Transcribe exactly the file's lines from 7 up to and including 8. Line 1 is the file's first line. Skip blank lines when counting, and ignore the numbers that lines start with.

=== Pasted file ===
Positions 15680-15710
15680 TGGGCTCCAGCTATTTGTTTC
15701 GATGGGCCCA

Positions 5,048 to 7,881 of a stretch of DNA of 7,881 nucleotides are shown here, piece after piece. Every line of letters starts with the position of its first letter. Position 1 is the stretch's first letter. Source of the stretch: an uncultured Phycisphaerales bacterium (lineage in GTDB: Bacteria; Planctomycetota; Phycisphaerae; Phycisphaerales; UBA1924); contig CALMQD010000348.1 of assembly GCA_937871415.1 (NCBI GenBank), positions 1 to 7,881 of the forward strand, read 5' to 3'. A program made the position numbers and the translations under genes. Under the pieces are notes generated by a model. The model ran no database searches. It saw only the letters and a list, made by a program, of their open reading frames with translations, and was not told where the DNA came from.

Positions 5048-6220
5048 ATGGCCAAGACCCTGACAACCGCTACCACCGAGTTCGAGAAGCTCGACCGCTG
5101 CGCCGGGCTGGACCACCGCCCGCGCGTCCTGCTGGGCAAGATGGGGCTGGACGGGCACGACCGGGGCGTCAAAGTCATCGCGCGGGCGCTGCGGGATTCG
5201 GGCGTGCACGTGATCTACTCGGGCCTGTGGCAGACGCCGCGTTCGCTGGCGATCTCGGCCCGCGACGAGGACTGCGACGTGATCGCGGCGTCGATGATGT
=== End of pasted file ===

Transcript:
5101 CGCCGGGCTGGACCACCGCCCGCGCGTCCTGCTGGGCAAGATGGGGCTGGACGGGCACGACCGGGGCGTCAAAGTCATCGCGCGGGCGCTGCGGGATTCG
5201 GGCGTGCACGTGATCTACTCGGGCCTGTGGCAGACGCCGCGTTCGCTGGCGATCTCGGCCCGCGACGAGGACTGCGACGTGATCGCGGCGTCGATGATGT